Sometimes, it’s only when you get through the dark times that you see the results, says Steve Trew
It’s the pain you feel before the gain that makes triathlon, says Steve Trew.
When you decide to become a triathlete, it’s usually because you have become profi cient in one sport, one discipline, and you want to move on. You take that skill of one discipline you have practised and perfected over the years, and you endeavour to add the skills of one or two more activities. It’s not easy; it’s never easy. You’re playing catch- up.
There is that pure, clean, lucid, fluid motion and movement of swimming. The body position is already perfect, the legs barely seem to move, they supply the ideal balance, so hard to get right, unless you have swum since seemingly forever. That effortless moment as the arm stretches forward and the body rotates just perfectly, when the hand enters the water and fi rst catches and descends and starts to hold and then pull backwards while the elbow stays fi xed, high and wide. The body glides forward but at such a speed that those people who have never been lucky enough to be real swimmers cannot believe that it can be so easy. Those who watch the great athletes ( but who have never experienced it) look and think how easy it must be, because it looks both effortless and smooth. The great swimmers and athletes know and appreciate just how lucky they are to know it and to have it.
When you arrive at a certain level in any sport, you reach the perceptive ability to examine your expertise in every single facet of that sport. You can step outside yourself and analyse the skills and the tiny, individual movements that create the whole of your ability to repeat that skill. Arguably both valuable and useless, worthwhile and worthless, learnable and unlearnable, it comes together to form a series of movements that make it possible for you to do this complex something better than almost every other person on this earth.
It begins to hurt; you hurt in all sorts of ways. First, there is the hurt of a heart pounding deep within your body, which you the athlete has always believed to be a temple of physical perfection. Then there is the dull, wooden aching in the feet, calves, quadriceps and glutes, as the body jars with at least double the bodyweight at every step and stride. Then there is the unsettling area in the lower stomach, which is only just in control, and the niggling distractions of discomfort as the sweat runs into the eyes and damp hair fl icks gently against the cheeks, neck and forehead.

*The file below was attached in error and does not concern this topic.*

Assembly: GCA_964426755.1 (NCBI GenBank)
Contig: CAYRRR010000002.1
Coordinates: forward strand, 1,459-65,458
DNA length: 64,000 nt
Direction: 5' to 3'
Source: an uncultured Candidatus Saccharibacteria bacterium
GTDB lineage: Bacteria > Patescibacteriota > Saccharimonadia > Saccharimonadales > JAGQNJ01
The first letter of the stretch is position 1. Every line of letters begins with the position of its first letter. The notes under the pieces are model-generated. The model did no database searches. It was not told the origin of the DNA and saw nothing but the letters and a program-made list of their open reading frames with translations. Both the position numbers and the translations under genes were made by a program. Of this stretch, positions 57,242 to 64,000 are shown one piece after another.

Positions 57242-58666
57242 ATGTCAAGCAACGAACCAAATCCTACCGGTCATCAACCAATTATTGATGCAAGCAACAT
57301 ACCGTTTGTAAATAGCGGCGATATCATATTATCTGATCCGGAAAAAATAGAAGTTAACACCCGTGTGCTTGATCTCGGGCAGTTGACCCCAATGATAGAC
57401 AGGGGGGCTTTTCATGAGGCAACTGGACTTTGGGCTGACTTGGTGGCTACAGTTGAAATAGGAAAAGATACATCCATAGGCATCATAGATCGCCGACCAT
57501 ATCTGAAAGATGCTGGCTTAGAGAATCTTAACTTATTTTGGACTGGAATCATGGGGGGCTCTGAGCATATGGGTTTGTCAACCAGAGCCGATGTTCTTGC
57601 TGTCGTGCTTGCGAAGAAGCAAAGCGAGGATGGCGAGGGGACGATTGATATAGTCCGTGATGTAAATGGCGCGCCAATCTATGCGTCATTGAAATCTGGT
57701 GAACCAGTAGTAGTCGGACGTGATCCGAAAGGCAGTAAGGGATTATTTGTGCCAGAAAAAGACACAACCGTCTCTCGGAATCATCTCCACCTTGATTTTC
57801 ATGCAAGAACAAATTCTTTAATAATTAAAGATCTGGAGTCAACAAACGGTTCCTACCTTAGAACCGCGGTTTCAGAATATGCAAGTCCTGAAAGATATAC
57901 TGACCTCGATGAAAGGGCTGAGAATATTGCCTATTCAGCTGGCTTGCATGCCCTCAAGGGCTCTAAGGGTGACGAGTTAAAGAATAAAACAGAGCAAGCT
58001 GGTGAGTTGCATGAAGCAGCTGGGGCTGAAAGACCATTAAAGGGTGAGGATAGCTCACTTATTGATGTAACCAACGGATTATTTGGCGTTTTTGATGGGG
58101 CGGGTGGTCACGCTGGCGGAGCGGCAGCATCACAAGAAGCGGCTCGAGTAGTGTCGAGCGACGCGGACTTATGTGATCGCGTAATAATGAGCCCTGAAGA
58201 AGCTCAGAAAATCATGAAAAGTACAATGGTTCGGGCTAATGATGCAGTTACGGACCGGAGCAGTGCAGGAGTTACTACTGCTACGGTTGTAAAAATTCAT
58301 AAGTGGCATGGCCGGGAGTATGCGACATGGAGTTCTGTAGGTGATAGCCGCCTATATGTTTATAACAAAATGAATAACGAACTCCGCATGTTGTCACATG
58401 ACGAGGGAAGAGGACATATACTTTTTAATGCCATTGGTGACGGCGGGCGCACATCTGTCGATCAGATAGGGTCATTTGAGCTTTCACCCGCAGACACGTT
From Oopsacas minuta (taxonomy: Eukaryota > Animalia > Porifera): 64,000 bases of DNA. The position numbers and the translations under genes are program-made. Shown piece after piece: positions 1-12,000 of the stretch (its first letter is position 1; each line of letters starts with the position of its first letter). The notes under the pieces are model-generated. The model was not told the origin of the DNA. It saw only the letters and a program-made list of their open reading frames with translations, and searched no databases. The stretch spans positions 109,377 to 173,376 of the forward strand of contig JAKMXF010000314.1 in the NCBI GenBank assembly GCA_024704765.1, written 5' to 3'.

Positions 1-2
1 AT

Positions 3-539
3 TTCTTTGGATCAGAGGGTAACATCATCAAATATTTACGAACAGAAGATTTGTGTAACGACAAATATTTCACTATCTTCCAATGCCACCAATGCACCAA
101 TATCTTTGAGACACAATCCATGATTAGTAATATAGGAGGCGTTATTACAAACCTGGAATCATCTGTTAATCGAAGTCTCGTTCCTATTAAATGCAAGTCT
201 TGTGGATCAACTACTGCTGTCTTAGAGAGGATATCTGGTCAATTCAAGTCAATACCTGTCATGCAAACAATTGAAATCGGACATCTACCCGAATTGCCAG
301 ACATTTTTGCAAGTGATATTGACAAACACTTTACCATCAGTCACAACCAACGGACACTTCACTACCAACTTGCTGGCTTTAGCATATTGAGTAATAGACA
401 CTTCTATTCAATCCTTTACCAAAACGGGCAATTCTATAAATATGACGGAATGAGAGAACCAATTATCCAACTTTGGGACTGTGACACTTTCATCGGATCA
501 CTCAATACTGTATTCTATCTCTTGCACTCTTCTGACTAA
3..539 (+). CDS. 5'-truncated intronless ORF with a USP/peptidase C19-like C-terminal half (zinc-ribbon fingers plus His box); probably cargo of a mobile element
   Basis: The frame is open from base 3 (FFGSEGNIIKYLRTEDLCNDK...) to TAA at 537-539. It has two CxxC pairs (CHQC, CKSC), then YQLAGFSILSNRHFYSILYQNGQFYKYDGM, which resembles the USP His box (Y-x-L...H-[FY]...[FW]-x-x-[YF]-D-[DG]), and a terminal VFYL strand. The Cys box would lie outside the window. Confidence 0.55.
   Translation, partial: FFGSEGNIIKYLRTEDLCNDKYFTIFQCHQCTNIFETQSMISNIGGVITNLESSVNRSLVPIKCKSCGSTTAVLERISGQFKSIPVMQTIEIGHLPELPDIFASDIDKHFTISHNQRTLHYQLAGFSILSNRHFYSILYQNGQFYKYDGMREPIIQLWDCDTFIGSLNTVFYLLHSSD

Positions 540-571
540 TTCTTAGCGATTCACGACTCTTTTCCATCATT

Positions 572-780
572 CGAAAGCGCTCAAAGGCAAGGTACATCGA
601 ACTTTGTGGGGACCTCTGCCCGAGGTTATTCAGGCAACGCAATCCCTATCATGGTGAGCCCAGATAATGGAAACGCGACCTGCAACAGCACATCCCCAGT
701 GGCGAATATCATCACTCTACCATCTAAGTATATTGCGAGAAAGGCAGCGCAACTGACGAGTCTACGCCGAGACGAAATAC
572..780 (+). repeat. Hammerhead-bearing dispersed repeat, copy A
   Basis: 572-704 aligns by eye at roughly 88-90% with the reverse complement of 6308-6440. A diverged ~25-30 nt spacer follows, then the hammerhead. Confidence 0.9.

Also to contend with are the gradually building discomforts that increase as the shoes rub into soft ski; against a toe here and into the lower heel there, growing red, sore and chaffed, and starts to bleed.
Don’t forget the inner thighs, just along the line of the running shorts where sweat causes friction; the salty sweat, which pushes that edge of textile gently into the skin, again and again, with every stride. At fi rst, a reddened line forms across both legs and then the line chaffs and then they grow raw until the skin breaks and tiny drops of blood appear and transfer themselves onto your running shorts and legs.
And yet, the athlete runs on because they have already made the decision to run 10 or 20 or more kilometres, and because they have something to prove. To themselves and, maybe, to others, too. Maybe, to every other athlete that has ever set out to fi nish a training session or to fi nish a race. Because if you don’t do that, however bad you feel, you feel somehow that you have failed.
The pace slows with fatigue. Sometimes because of unfitness for the new activity, sometimes more often because of the pain in all corners of your body. Finally it’s over; the session is over. But you know it’s never really over; you’re just perfecting a new skill. You’re forever playing catch-up.